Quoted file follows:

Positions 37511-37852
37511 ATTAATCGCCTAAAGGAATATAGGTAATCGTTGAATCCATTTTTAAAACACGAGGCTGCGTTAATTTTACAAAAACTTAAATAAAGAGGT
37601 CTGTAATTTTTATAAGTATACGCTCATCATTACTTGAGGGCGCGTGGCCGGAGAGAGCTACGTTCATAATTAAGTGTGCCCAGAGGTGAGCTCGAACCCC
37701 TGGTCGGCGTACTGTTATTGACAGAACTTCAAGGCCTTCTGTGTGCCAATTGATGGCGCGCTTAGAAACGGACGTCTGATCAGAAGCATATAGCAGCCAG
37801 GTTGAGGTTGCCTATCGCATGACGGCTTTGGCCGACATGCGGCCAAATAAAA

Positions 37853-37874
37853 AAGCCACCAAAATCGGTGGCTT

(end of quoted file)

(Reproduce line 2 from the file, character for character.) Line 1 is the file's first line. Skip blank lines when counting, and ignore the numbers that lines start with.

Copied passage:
37511 ATTAATCGCCTAAAGGAATATAGGTAATCGTTGAATCCATTTTTAAAACACGAGGCTGCGTTAATTTTACAAAAACTTAAATAAAGAGGT